— The History of Sir Richard Calmady - A Romance • Lucas Malet

... it is by many denominated, as a channel through which we may convey wholesome advice in a palatable shape. If we would point out an error, we draw a character, and although that character appears to weave naturally into the tale of fiction, it becomes as much a beacon as it is a vehicle of amusement. We consider this to be the true art of novel writing, and that crime and folly and error can be as severely lashed as virtue and morality can be upheld, by a series of amusing causes and effects, that entice the reader ...
— Mr. Midshipman Easy • Frederick Marryat

... pages of the book he held, with a vague idea that some consoling answer to his thoughts would flash out in a stray line or stanza, like a beacon lighting up the darkness of a troubled sea. But no such cheering word met his eyes. Keats is essentially the poet of the young, and for the old he has no comfort. Sensuous, passionate, and almost cloying in the excessive sweetness of his amorous muse, ...
— The Treasure of Heaven - A Romance of Riches • Marie Corelli

... while; but the fear of passing the whole night thus wandering to and fro, and losing the next day, roused me. I begged the pilot to return to one of the largest islands, at the side of which we had seen a boat moored. As we drew nearer, a light through a window on the summit became our beacon; but we were farther off ...
— Letters written during a short residence in Sweden, Norway, and Denmark • Mary Wollstonecraft

... incumbered by his clothing, and Debby had much the start of him; but, like a second Leander, he hoped to win his Hero, and, lending every muscle to the work, gained rapidly upon the little hat which was his beacon through the foam. Debby heard the deep breathing drawing nearer and nearer, as her pursuer's strong arms cleft the water and sent it rippling past her lips. Something like terror took possession of her; for the strength seemed going out of her limbs, and the rock appeared ...
— Atlantic Monthly, Vol. 12, August, 1863, No. 70 - A Magazine of Literature, Art, and Politics • Various

... whose profound and mysterious knowledge overawed my mind, and who yet reassured it with a revelation of maternal tenderness, save your child from the brink of a precipice. O my only friend, save me; enlighten me, you my only beacon!" ...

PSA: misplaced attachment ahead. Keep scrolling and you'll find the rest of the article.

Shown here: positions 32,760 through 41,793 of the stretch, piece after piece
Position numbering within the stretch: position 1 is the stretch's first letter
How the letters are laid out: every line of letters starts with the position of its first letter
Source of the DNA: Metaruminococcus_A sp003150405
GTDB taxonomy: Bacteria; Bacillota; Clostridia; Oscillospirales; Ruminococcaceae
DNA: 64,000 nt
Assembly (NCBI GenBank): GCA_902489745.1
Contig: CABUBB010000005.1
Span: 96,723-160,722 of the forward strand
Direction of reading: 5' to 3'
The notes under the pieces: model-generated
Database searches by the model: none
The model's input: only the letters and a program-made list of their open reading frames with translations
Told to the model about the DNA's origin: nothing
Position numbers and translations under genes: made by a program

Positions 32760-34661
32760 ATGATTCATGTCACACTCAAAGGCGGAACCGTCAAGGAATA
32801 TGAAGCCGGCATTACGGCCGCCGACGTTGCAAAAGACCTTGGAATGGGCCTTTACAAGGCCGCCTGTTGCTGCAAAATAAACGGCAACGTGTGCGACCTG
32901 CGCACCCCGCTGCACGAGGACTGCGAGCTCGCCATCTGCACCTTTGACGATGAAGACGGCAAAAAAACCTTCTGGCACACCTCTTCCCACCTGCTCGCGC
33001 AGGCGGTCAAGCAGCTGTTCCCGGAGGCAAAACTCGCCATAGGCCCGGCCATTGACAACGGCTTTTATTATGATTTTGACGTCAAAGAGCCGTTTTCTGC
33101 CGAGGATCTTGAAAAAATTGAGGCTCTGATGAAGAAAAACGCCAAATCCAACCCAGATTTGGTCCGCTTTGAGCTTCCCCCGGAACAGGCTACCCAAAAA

— Balthasar - And Other Works - 1909 • Anatole France

... "This slender sign-beacon set was by Hwoetred, Wothgar, Olufwolth, after Alcfrith Once King eke son of Oswin Bid (pray) for the high sin of ...
— Studies from Court and Cloister • J.M. Stone

... up in a night. It was not, and lo! it was. Many smokes arose, not moving from crest to crest of the hills as in the past, when savage bands of men signalled the one to the other, but rising steadily, in combined volume, a beacon of civilization set far out in the plains, assuring, beckoning. Silently, steadily, the people came to this rallying place, dropping in from every corner of the stars. The long street spun out still longer its string of toylike wooden houses. It broke and doubled ...
— The Girl at the Halfway House • Emerson Hough

... approaches, we owe it to ourselves and to posterity to rebuild our political and economic strength. Let us make America once again and for centuries more to come what it has so long been—a stronghold and a beacon-light of liberty ...
— Complete State of the Union Addresses from 1790 to the Present • Various

... composition is discoverable in many pictures where there is no direct evidence that the intention was to compose thus, but wherein analysis on these lines proves that, led by unity, balance and repose (cardinal beacon-lights to the mind artistic), ...
— Pictorial Composition and the Critical Judgment of Pictures • Henry Rankin Poore

... we came in sight of the long roof of the house that Grim, our father, had built, standing among the clustering cottages of our fishers, with the masts of a trading ship or two showing above it in the haven, he was there on the road to greet us, having watched anxiously for our coming from the beacon ...
— Havelok The Dane - A Legend of Old Grimsby and Lincoln • Charles Whistler

... on yon sea-bird's track. Beyond the beacon's crystal dome; They will not falter, nor come back, Until they ...
— The Aldine, Vol. 5, No. 1., January, 1872 - A Typographic Art Journal • Various

... colonization was begun on this island - as well as on nearby Howland Island - but was disrupted by World War II and thereafter abandoned. Presently the island is a National Wildlife Refuge run by the US Department of the Interior; a day beacon is situated near the ...
— The 2001 CIA World Factbook • United States. Central Intelligence Agency.



Words linked to "Beacon" :   shine, radio station, direct, beacon light, lighthouse, Beacon Hill, guide, visual signal, signal fire, Tower of Pharos, conduct, pharos, radar beacon, radio beacon, lead, take, beam



Copyright © 2019 Diccionario ingles.com